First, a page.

Thus the long term trend in bitcoin remains firmly in place vs. the long term trend in gold which has and will always be met with economic headwinds.
Bitcoin guards against regime failures. From 1900 to 2000, failures in both fiat, banks, and gold prevailed across most all cities. In Paris when the Germans arrived in 1940, you would have lost your savings. In Berlin, failures occurred both in 1918 and 1945. Give me a city where you would not have lost part or all of your money or assets due to failures, regime changes, or revaluations. Maybe Geneva or Zurich. In any event, over the last century when you account for all countries that have come and gone, there is more than a 95% chance the banks fail or the regime fails.
Potentially with the transformation of political structures catalyzed by blockchain technologies, nation-state governments may become a relic. The digital age may bring localized city-states, driven not by military power but by partially decentralized economies. We look at old times before separation of church and state and think how primitive things were at that time. Future generations may look at our times and think the same. “Economics and state were NOT separated? How can that be?” -Student X Æ Q-5 in the year 2084.
Regulations and Blockchain
In terms of regulatory approvals, we have recent news that nationally chartered banks can now custody cryptocurrency which includes bitcoin and the hundreds of alt coins. An unclear area of U.S. crypto regulation just got much-needed clarification, just in time for the wave of RIAs and other institutional investors now buying bitcoin for their customers. This is a major step in terms of banking and regulations around blockchain that will help the space mature.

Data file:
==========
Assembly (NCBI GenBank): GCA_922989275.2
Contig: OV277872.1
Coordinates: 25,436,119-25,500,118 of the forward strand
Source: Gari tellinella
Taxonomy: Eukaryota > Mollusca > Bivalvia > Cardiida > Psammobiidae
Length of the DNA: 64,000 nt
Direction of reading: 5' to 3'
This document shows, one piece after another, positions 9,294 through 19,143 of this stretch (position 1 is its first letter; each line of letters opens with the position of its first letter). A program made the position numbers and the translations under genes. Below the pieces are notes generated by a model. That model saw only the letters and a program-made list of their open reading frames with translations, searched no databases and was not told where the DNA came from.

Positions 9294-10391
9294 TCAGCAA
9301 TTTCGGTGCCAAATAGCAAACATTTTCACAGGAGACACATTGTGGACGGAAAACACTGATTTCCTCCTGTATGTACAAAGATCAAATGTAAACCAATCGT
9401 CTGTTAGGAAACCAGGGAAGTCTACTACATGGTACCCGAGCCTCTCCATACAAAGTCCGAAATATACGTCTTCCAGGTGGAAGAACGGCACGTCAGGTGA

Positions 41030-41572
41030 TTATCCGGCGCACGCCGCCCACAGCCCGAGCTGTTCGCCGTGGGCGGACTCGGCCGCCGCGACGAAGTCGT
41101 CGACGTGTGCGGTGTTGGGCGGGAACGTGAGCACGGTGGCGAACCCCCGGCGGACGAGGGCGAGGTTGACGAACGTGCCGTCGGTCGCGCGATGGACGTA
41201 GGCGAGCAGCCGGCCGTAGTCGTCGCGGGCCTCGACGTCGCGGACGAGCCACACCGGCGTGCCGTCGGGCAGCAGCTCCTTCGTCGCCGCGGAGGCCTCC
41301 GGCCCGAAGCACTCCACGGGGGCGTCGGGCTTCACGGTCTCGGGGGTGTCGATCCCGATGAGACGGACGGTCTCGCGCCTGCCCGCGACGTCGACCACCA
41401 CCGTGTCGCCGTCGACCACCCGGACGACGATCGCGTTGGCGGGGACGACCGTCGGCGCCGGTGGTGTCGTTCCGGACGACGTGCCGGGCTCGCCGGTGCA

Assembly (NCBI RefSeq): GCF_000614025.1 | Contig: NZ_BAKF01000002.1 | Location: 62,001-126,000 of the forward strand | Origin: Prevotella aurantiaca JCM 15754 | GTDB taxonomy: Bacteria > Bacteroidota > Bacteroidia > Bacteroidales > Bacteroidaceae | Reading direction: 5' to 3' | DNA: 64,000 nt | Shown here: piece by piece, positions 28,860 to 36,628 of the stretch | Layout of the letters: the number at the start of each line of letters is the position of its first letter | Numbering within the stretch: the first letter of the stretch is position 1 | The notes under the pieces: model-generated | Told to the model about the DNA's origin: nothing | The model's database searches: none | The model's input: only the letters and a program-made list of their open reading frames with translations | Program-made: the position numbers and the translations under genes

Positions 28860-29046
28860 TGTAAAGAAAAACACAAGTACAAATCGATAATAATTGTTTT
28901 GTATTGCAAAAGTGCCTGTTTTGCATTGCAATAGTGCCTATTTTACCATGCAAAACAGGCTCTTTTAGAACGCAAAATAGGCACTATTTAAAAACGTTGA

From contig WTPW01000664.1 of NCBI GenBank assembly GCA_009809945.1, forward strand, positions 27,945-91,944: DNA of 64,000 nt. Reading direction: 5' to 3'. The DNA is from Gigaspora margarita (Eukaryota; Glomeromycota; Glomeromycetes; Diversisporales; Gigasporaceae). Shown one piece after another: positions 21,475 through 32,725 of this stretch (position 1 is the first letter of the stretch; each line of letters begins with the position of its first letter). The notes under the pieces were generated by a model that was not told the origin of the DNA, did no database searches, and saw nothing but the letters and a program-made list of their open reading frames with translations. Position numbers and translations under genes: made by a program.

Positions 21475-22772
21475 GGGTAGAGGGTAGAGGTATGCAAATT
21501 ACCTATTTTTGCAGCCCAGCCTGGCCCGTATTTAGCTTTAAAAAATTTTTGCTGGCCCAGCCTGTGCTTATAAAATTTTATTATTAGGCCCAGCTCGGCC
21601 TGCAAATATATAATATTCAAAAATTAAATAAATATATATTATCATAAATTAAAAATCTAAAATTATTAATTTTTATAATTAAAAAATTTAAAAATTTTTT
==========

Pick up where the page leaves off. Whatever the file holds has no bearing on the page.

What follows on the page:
In a related turn of events, Singapore’s largest bank DBS who used to call bitcoin a scam has launched a crypto/fiat trading exchange. And over in India where regulations remain uncertain, a major Indian bank United Multistate Credit is rolling out services for cryptocurrencies across its 34 physical branches, spurred by the Supreme Court of India having removed the crypto banking ban earlier this year.
Over in DeFi, not insignificantly, the amount of value locked up in what are called DeFi protocols exceeded $10 bil just recently despite the recent pullback in cryptos. It was only around $1 bil in June. This is exponential growth. The internet revolutionized access to content. Blockchain will do the same but with financial markets via DeFi. Centralized systems such as traditional banks will adopt DeFi into their systems.
In 1995, no one could imagine online versions of encyclopedias that could be edited by anyone around the world and be just as if not more accurate than the Encyclopedia Britannica. Of course, a decentralized Wikipedia which is unaffiliated with the original Wikipedia is en route via blockchain tech which dispels the “gang” tackle that can occur on Wikipedia in terms of which entries are allowed, creating inconsistencies as well as an incomplete picture in a number of cases.
That said, such housekeeping is happening in the world of finance by applying the efficiencies of blockchain that provide low cost, frictionless, borderless transactions applied to lending/borrowing, exchange infrastructure, margin, and so on, which will make old school banking with its high costs and deep inefficiencies a distant memory.